At about nine thirty each morning the staff would gather in the chief of staff ’s office to review the day and plan ahead. Around the time we were wrapping up our meeting, a Secret Service agent would arrive to tell me that the president was on his way to the office, giving me just enough time to set my things back at my desk, grab my keycard and some business cards, and head downstairs with the agent to await the president’s arrival.

His black Town Car would pull up to the elevator in the parking garage with a Secret Service vehicle in the lead and another one behind. When the cars stopped, the agents from both would jump out. If things were clear, the president’s lead agent, who rode in the front passenger seat of the president’s car, would get out and open the back door for the president. (Even when I was a passenger in his car, I was never allowed to touch the door. It was opened and closed for me, and I would await instructions as to when I was clear to enter or exit.)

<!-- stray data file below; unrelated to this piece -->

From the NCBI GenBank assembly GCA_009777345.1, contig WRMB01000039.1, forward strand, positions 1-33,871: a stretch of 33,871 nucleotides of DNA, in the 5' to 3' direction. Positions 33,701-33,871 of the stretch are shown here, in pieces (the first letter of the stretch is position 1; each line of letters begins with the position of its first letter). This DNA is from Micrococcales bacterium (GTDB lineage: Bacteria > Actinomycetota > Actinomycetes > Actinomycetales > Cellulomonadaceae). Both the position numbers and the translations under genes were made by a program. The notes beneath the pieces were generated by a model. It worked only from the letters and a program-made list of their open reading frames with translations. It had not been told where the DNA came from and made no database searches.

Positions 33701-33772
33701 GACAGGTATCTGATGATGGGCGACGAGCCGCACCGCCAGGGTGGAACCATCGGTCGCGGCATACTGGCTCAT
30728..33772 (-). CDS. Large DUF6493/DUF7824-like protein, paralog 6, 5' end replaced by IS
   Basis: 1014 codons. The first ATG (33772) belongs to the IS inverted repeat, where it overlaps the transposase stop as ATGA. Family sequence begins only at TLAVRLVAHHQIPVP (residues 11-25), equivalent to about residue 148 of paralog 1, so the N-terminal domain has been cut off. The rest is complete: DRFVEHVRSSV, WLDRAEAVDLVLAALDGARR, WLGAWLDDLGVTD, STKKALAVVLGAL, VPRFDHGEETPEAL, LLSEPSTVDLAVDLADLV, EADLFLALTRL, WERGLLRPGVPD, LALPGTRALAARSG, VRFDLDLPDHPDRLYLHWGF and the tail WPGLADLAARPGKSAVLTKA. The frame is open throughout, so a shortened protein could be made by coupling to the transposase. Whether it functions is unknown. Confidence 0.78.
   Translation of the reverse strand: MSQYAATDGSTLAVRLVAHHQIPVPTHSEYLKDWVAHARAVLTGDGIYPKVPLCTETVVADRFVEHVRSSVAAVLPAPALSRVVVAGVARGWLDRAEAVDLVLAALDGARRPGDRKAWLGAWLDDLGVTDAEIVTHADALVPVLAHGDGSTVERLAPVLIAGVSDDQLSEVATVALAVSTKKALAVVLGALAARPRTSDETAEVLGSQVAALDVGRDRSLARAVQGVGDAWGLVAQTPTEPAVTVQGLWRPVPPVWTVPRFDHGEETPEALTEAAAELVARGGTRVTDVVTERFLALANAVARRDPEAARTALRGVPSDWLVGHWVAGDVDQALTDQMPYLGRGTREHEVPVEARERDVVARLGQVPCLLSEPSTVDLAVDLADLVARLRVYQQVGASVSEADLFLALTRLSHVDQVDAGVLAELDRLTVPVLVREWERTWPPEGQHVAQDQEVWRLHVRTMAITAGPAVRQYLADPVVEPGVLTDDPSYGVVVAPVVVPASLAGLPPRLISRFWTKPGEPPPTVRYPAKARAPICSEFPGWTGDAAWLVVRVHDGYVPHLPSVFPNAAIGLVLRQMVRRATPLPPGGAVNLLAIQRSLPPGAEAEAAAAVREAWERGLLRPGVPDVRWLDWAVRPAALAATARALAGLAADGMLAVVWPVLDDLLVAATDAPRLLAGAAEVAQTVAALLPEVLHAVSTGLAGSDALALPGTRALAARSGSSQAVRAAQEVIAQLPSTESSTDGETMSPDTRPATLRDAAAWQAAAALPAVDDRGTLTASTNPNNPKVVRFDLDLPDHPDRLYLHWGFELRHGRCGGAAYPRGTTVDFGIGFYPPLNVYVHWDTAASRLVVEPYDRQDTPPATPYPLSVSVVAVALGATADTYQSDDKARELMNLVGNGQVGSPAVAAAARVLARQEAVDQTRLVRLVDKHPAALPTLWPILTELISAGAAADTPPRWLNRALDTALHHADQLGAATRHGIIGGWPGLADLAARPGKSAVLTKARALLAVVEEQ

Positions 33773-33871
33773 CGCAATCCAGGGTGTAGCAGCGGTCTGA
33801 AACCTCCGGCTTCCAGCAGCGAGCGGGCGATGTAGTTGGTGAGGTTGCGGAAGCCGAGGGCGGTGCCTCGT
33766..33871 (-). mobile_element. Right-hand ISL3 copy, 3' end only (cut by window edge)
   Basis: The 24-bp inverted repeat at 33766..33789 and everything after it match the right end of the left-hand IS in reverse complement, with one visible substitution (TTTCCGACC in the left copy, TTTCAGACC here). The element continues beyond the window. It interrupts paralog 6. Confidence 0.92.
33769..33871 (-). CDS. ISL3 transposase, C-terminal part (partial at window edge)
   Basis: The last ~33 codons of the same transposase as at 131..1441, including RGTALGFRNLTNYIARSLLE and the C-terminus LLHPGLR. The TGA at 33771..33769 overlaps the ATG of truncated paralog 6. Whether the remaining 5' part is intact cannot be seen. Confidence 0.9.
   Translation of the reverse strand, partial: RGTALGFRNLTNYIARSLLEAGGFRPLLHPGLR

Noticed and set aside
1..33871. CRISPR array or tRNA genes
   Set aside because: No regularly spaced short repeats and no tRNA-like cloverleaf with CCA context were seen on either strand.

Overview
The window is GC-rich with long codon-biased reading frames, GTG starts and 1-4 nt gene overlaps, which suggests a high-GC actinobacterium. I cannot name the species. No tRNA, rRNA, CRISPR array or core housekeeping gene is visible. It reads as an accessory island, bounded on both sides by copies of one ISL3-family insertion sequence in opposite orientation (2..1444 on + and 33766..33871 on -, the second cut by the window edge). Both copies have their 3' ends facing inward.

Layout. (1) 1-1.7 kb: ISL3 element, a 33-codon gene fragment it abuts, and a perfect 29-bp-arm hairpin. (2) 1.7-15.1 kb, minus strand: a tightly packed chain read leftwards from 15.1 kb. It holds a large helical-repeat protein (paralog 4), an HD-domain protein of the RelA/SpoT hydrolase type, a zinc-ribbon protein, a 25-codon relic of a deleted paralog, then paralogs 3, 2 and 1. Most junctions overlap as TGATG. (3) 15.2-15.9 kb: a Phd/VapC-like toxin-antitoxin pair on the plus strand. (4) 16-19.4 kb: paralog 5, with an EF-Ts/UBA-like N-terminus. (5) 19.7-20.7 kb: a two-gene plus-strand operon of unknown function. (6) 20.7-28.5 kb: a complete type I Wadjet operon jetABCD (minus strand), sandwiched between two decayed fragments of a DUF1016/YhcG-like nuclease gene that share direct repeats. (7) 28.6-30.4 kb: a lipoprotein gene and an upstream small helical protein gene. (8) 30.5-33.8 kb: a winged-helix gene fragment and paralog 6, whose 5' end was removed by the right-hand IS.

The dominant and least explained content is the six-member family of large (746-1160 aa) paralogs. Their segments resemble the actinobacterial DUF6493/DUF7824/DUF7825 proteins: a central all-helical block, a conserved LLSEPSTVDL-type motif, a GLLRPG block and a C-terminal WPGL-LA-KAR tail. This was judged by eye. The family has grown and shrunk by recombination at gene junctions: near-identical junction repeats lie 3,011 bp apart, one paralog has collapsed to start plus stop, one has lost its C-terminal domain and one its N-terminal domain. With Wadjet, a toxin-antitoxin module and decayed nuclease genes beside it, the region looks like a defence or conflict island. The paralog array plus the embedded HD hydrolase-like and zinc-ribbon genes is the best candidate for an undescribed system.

As the president exited the car, he always had a huge smile on his face. He was happy to be there, happy to be starting another day, and happy to present me with the canvas White House bag from his “room- mate” (his quip for Mrs. Reagan), which I would take from him to carry upstairs. His lead agent, along with a few other agents, would escort him as he rode the escalator up from the parking garage and walked into the building.

Lucy Brazier will be interviewing Peggy Grande live on stage at the EA Summit, APC Las Vegas, on Monday 18 September 3.45 pm.

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Peggy Grande worked in the Office of Ronald Reagan in Los Angeles, California, from 1989-1999. As a keynote speaker to corporate executives, political organizations, executive assistants, and student groups, Peggy inspires audiences with timeless Reagan ... (Read More)

One comment on “Stories and Lessons from Ronald Reagan’s Final Years

  1. Yara on

    Great article.
    Thanks for sharing your story and let us see that it´s a job that one has to love in order to do it right.

    Reply